• Eivind Buene
  • Blue Mountain (2014)

  • Edition Wilhelm Hansen Copenhagen (World)
  • 2(afl.pic)2(ca).2(ebcl.bcl).1+cbn/2200/2perc/hp.pf/str
  • 2 actors
  • 35 min

Programme Note

Commissioned by the Ultima festival and The Danish National Chamber Orchestra.

Presentation at "Unfolding the process – Artistic Research in Context" 18.11.2015
Blue Mountain
for two actors and orchestra

Introduction

Blue Mountain is not part of any formal research project, but I continue to investigate aspects of performance situations that I addressed in my artistic research Again and Again and Again, carried out here at NMH and concluded a couple of years ago. I also imagine it as a starting point of a new process where I investigate relations between text and music. It might lead to more formal artistic research, it will definetly lead to more works.

It is a piece for two actors and orchestra, somewhere between radio play and orchestral theatre. It draws on a tradition of music with spoken words – Melodrama – that has come to life in works of composers like Lachenmann, Neuwirth and Sørensen in collaboration with authors. A significant difference in Blue Mountain is that I have developed text and music simultaneously, roles that traditionally are parsed to different artists. In a fit of hubris I also assumed the role of the stage director, thus taking a position closer to the cinematographic notion of the auteur.

A key challenge has been to make the text an intrinsic part of the performance situation, and the music something more than mere accompaniment to narration. How can music and words be not only equal partners, but yield a new species of music/text? I'll come to my take on this, but first I want to show you an exerpt of the piece. It is 35 minutes long, and I'll start with the first six minutes. The situation is one actor sitting on stage with the orchestra. After a minute, the second actor comes to join her; they sit on the same kind of chairs as the audience, and we understand that they are in fact part of the audience. When their conversation begins, they start recouping a shared past. I'll play you the audio, with the text translated into english.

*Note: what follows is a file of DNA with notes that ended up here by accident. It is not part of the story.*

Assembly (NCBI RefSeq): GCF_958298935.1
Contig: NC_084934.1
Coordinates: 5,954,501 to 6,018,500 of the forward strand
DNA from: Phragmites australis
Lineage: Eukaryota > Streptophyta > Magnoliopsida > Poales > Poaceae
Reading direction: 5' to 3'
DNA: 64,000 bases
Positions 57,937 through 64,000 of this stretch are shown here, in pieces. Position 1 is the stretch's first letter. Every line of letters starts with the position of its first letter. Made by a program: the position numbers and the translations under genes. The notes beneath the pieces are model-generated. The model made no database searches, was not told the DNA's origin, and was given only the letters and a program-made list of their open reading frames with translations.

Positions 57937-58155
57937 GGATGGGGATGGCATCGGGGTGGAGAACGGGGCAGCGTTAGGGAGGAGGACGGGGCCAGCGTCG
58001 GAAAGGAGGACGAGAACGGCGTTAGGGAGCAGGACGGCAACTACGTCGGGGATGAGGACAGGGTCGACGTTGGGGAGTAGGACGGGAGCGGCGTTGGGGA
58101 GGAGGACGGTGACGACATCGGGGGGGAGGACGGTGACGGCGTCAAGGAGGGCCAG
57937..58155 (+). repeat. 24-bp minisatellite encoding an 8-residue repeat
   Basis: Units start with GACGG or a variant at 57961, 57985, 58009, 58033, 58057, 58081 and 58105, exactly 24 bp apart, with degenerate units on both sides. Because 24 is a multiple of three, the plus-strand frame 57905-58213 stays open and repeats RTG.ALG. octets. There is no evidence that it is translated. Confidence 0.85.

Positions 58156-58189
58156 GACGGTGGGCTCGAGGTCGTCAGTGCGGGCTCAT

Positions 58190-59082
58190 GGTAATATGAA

Creative challenges

What challenges does the conflation of different roles – the writer and the composer –present? The first challenge is that you lose the dialectic play, the friction, between two seperate imaginations trying to work together towards a common goal. You lose the possibility of the gaze of the other, and the open-endedness of not being sure if you actually imagine the same result. But the flipside of this coin is that a singular vision, encompassing both words and music, can yield results where the two are more intimately intertwined. Especially since notated music is an art form not easily conveyed to others until it is actually heard.

I still needed the outsider's gaze on this project, and I discussed the manuscript with both a film director (Joachim Trier) and a stage director (Kai Johnsen). This process also revealed how much easier it is to edit and discuss text than music. Writers are indeed priviliged over composers when it comes to a true editorial process. This is one of the reasons I chose the montage as the main musical form. I wanted the music to be diegetic, that it belonged to the same place and scene as the actors, so I worked with fragments from historical music that could trigger responses and memories from a shared past in the two protagonists. But I treat my own music very much the same way, when I combine new music, written for the project, with fragements from my earlier pieces, precisely in order to be able to work it in an editorial way, knowing the musical fragments intimately beforehand

In the working situation I found myself going in and out of the roles as composer and writer – always switching between different lines of thought. When working with music, the words seemed far away, almost unimportant, and working with the words, music quickly receeded to being a background. I found it extremely difficult to be in both roles simultaneously. To counter this, I worked very consciously with correspondences between words and music. The text always comes back to moments where it points to the music. The music always continues the conversation by other means. The most obvious example is the use of the word 'Listen!', where the male character direct the womans attention to the music, and also, by proxy, the audiences attention.